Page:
‘Women Who Kick Ass’ Panel At Comic-Con…Kicked Ass!


Filed under: things too good not to share! This past weekend the San Diego Comic-Con 2014 came and went, and totally kicked ass! There are more women than ever attending the hugely popular convention, and the diverse array of panels offered is doing a great job in reflecting what half the audience wants to see.

2014 saw more panels geared toward woman than ever before, including The Most Dangerous Women at Comic Con, Creating Awesome Female Characters, Women of Marvel, diversity in literature, gender in comics panel, and women who kick ass panel. Entertainment Weekly shared some of the awesome things discussed on the panel. The women included Katy Sagal from ‘Sons of Anarchy’, Maisie Williams and Natalie Dormer form ‘Game of Thrones’, Sarah Paulson from ‘American Horror Story’, and Tatiana Maslany from ‘Orphan Black’.

The issue discussed was the greater range of female characters being represented on screen, which is something US television is certainly making better progress in than film.

Natalie Dormer, who plays Margaery Tyrell on GOT talks about the importance of kick ass women being a cultural standout against all the homogenized representations of women that the media and advertizing has been touting for so long.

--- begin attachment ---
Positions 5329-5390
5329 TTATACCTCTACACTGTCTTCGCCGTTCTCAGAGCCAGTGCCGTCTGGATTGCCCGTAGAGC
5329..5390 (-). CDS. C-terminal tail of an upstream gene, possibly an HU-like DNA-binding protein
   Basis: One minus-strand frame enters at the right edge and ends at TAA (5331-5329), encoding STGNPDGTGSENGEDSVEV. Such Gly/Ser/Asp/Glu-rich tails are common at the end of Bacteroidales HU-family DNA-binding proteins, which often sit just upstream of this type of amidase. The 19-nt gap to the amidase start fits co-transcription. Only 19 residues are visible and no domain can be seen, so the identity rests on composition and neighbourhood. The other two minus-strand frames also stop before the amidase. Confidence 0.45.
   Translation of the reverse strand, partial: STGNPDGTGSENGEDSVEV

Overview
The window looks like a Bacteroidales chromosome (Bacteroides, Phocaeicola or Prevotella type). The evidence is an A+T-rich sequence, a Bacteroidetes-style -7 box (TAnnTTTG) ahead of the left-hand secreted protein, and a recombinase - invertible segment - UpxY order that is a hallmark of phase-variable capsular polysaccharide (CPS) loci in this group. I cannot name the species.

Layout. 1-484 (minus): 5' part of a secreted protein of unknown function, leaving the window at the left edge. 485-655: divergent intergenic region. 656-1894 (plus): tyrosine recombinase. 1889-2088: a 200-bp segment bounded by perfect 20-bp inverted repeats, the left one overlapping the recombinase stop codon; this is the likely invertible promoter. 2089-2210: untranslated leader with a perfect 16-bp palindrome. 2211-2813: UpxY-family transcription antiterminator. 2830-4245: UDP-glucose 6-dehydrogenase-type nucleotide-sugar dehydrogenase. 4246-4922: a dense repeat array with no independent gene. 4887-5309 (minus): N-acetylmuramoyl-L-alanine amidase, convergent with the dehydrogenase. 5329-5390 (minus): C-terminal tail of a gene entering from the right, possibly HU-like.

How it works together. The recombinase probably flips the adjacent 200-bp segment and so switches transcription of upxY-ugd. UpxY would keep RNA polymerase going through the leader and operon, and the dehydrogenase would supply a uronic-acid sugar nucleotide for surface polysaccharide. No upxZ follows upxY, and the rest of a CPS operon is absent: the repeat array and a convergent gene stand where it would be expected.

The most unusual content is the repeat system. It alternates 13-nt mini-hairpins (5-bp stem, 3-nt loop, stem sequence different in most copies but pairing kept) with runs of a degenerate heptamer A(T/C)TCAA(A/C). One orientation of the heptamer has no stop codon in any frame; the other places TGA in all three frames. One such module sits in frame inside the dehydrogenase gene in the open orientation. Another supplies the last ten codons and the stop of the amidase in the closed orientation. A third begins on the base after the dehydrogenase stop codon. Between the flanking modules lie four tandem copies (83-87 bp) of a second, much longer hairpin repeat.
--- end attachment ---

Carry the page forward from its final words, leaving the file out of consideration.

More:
“I don’t think that it’s healthy for young girls to be looking at these beauty magazines and watching TV and these shows and thinking [that’s the standard]… there’s more European attitude — you look at French film, Spanish film, they’re a little more open to quirks and human nature. That we’re not all symmetrical, not all the same shape… we need more of that.”


“The best female roles are in television at the moment. Katniss Everdeen — as popular as she is — is an anomaly. She really is.”

The Hunger Games: Catching Fire‘ was the biggest box office seller of 2013, proving to Hollywood that a big action franchise with a woman at the helm is something audiences want to see. While there are other examples of female-led movies raking in the dough, such as ‘Frozen’, ‘Maleficent‘, and more recently ‘Lucy’, starring Scarlett Johansson, they are still the “few and far between” examples that are trying to reach equal status with all the male-led blockbusters being released.

“Where television is fantastic — and is way ahead of film — is it doesn’t feel the need to polarize women so much… Male writers — and I say this with all love and respect — often want to make a woman either the angel or the whore, make her the witch, or put her on the pedestal. When people ask me about Margaery [on ‘Game of Thrones’], I say they’re not mutually exclusive. You don’t have to be practical and politically savvy and not be a good person. You can be a good human being and just be shrewd,” continued Natalie.

Katy Sagal being the oldest woman on the panel spoke about age and how it has hindered women playing diverse characters for too long.

“It’s OK to get older. Ageism has played a factor in casting for far too long in America and there needs to be a realistic view, and send a realistic message. It seems that in Europe, you can get older,” she said. But if there is any woman proving you can kick ass at all ages and have a long career in Hollywood, it is Katy!